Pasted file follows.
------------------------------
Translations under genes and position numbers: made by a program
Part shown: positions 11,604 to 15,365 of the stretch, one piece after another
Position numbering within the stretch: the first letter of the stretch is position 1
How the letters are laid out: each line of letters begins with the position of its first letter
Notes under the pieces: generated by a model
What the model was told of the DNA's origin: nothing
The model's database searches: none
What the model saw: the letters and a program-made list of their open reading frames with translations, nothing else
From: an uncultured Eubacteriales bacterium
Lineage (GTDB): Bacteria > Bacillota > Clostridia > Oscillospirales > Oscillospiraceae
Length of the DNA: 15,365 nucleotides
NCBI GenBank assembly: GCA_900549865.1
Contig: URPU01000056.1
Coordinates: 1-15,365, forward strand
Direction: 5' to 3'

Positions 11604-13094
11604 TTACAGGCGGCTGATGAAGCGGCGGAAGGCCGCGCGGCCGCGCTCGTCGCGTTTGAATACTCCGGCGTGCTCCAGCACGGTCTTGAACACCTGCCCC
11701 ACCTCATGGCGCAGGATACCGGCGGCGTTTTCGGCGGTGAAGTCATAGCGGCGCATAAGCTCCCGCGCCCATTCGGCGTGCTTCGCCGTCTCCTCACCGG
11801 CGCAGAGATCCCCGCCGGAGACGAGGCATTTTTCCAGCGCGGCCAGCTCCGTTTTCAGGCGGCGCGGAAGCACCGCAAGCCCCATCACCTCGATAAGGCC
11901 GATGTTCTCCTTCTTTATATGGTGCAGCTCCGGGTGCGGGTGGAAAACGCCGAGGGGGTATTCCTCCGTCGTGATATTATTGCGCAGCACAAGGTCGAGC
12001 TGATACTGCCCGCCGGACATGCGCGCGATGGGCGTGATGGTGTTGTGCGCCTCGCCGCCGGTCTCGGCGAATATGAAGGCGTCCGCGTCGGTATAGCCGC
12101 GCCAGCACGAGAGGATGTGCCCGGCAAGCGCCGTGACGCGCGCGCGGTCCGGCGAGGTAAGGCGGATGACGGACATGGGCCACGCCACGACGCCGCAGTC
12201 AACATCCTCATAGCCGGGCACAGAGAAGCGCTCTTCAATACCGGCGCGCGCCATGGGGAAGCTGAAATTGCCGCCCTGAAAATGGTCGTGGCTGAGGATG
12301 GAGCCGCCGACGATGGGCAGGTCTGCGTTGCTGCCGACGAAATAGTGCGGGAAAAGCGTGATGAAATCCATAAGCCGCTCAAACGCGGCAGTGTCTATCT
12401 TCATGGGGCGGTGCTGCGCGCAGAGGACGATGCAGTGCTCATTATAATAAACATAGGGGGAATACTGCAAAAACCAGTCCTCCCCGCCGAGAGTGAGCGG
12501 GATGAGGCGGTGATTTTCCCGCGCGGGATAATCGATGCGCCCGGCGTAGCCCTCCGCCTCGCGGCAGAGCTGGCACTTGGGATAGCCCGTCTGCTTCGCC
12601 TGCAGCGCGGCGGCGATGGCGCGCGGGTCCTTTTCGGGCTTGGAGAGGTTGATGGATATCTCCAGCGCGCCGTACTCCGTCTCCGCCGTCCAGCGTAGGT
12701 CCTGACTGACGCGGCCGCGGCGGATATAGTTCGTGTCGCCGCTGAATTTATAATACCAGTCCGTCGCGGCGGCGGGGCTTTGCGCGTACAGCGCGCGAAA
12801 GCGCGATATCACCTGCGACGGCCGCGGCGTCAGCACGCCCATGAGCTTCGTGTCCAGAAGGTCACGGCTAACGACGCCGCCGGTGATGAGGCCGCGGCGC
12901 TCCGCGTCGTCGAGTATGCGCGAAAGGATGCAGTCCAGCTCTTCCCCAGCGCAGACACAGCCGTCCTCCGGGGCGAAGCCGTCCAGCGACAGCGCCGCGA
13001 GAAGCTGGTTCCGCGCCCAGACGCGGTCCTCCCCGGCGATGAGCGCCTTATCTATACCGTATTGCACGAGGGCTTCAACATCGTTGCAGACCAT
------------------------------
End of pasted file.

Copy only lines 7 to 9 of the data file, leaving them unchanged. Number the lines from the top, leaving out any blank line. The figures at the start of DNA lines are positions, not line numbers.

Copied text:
The model's database searches: none
What the model saw: the letters and a program-made list of their open reading frames with translations, nothing else
From: an uncultured Eubacteriales bacterium